Question about mercury's vapor pressure

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  • #1
fluidistic
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Hi,
I've seen a very very small drop of mercury in a little corner of a laboratory table and it likely dates from a whole year. I've been told that mercury is quite volatile. So I shouldn't have seen this little drop if it really dates from the past year.
Looking into wikipedia, I see that mercury's vapor pressure is 1Pa at about 30°C. Converting this into torr, it gives 7.5006×10−3 torr at 30°C. Looking to this graph : http://en.wikipedia.org/wiki/File:Water_vapor_pressure_graph.jpg, I see that water's vapor pressure is around 50 torr.
So if I'm not wrong, it seems that mercury is much less volatile than water. Meaning that it won't evaporate if I manipulate it and it doesn't seem really a problem for safety when it comes to inhale it. Is this right?
 

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  • #2
Integral
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There was a mercury mine near my hometown, so as a kid mercury was not uncommon. We had a great lot of fun pushing it with our bare fingers around the table top, clumping it, unclumping it, and clumping it up all over again and again and again.

To the best of my knowledge it had no negative effects on myself, my sibling or our friends. I do not recall it evaporating quickly, in fact I do not recall it evaporating at all. It does alloy with things thou, for example, I have found that it melts solder easily.
 
  • #3
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After World War II, several mercury mines between Santa Barbara and Sonoma were shut down and abandoned. I panned about 10 pounds of the stuff from residue near the mines' condensation tubes between 1949 and 1952. I had astrays full of the stuff sitting around my bedroom for several years. It amagamates copper and silver easily, but corrodes aluminum. I think I am still healthy.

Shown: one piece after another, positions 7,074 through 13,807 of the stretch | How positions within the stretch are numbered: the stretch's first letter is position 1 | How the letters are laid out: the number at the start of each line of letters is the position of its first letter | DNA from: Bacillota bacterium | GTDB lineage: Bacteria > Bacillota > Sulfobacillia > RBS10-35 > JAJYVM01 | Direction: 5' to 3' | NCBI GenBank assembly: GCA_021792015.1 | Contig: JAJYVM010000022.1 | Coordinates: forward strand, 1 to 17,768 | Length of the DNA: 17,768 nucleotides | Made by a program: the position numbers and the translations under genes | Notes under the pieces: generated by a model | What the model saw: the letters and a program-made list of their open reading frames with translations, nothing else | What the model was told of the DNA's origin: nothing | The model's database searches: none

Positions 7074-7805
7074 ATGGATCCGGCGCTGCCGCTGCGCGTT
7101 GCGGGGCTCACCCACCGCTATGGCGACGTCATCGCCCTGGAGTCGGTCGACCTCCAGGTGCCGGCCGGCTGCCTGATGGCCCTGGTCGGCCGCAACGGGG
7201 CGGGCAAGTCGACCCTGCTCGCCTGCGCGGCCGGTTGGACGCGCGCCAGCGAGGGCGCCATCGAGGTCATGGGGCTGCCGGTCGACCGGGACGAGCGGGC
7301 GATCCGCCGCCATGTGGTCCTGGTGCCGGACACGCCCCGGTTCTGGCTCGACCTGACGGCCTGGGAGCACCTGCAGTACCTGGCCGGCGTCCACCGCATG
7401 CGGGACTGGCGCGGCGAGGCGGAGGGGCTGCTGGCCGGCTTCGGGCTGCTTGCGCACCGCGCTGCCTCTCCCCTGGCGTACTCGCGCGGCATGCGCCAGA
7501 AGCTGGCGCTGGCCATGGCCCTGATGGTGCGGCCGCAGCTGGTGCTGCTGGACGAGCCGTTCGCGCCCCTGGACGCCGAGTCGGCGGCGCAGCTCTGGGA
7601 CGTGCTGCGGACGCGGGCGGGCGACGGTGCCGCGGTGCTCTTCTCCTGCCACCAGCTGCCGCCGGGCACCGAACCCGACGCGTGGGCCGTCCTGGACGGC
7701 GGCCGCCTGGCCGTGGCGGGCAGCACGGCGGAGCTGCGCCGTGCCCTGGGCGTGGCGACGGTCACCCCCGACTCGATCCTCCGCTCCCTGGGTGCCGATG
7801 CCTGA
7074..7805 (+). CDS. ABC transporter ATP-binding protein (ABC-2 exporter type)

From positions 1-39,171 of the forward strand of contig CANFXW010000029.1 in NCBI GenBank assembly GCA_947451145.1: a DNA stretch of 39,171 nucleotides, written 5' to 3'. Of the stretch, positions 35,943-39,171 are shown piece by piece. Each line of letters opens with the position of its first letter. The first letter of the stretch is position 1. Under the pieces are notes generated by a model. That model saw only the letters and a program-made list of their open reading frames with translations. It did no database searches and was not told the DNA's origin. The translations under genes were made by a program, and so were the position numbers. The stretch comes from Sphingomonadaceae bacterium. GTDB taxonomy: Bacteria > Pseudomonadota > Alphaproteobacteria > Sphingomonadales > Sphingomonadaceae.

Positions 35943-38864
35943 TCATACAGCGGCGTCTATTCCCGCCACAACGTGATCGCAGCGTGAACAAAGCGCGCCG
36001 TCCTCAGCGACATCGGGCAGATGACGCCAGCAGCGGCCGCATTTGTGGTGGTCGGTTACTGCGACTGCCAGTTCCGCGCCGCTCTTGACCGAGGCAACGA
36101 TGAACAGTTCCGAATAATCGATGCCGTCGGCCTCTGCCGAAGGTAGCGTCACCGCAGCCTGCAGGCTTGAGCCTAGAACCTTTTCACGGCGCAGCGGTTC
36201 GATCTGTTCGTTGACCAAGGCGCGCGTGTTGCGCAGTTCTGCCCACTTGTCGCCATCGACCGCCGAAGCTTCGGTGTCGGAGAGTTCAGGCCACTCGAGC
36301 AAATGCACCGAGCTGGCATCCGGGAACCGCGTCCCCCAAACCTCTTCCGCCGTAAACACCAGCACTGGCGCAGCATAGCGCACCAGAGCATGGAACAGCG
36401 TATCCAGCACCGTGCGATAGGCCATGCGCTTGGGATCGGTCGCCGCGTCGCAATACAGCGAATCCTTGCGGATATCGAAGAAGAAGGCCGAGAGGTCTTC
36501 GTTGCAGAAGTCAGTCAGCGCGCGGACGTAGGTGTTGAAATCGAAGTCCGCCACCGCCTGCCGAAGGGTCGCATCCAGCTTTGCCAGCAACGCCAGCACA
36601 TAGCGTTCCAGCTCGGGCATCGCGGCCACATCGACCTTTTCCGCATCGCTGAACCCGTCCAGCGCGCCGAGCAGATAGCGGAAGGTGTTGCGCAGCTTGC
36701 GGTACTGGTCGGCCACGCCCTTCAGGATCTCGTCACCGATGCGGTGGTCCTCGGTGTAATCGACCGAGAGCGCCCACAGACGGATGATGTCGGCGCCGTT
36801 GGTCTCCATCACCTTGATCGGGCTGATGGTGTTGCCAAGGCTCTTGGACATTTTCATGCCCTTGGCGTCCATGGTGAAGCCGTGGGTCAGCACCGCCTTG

• #4
fluidistic
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Thank you both for the replies. I get it clearer now. Ah, and I wish I had play with it as a child!
 
  • #6
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The volatility of mercury and its components is mainly a problem related to industrial combustion. As compared to other substances that could enter in a "furnace", these substances have a very high volatility. Actually, for temperatures above 200°C to 400°C, they are totally volatilized. They are then finally released in the atmosphere and will pollute the whole biosphere. They present a very high danger for health even for low concentrations, as do all heavy metals.

This is the reason why mercury components (like others) must be either totally avoided in a combustion system, or they must be removed from the flue gas.
An obvious removal method is condensation. As temperatures of the flue gas are decreased, the mercury components will condensate, typically on dust or (fly) ashes. If these products are not recycled (totally) in the combustion system, the mercury will then be removed. Some industrial kilns by design recycle all or nearly all dust or ashes. In this case a small amount (bypass) of ashes should be removed any way to avoid build-up and later release of mercury.
The standards on mercury emission will be more and more severe in the future.

A short overview on the Mercury cycle:
http://enhs.umn.edu/current/5103_spring2003/mercury/mercfate.html

Industrial control examples:
http://www.epa.gov/ttn/atw/utility/hgwhitepaperfinal.pdf
http://www.netl.doe.gov/publications/proceedings/98/98ps/ps3b-6.pdf
http://www.gcisolutions.com/gcitn0207.html
... google
 
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